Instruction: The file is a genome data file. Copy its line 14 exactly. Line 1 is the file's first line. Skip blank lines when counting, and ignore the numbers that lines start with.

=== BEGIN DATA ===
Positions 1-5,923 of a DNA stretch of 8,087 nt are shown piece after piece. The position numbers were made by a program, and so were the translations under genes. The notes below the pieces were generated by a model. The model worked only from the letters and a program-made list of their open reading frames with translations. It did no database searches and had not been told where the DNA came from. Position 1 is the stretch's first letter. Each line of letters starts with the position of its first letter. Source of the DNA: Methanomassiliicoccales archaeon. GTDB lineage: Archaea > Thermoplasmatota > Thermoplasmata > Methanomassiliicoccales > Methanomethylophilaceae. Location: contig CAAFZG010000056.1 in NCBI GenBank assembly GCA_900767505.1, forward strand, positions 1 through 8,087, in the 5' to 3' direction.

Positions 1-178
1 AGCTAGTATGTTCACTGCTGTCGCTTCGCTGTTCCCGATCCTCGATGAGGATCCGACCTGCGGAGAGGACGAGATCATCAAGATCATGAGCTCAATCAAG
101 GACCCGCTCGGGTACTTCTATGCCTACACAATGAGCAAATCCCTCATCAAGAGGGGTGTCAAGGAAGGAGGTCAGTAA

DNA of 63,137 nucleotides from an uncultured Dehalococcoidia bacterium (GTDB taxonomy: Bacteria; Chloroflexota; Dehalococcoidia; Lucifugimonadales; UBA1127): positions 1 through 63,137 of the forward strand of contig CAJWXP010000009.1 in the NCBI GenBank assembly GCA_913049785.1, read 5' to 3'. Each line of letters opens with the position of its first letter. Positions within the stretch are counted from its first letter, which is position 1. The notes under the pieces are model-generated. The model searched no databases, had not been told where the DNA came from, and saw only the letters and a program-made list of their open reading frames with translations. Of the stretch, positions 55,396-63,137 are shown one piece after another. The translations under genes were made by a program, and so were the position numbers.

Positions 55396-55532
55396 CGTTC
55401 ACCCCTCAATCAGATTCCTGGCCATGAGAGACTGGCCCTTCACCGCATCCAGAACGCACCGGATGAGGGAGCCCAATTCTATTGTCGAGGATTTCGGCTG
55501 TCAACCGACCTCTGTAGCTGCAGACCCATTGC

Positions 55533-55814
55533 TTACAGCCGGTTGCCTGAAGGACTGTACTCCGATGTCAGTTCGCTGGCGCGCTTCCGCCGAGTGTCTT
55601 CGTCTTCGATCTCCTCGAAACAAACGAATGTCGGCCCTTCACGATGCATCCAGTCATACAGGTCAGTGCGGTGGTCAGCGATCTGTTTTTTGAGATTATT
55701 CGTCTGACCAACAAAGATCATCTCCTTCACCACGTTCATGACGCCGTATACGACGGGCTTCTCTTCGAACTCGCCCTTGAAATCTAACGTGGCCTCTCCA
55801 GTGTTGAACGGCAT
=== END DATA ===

55801 GTGTTGAACGGCAT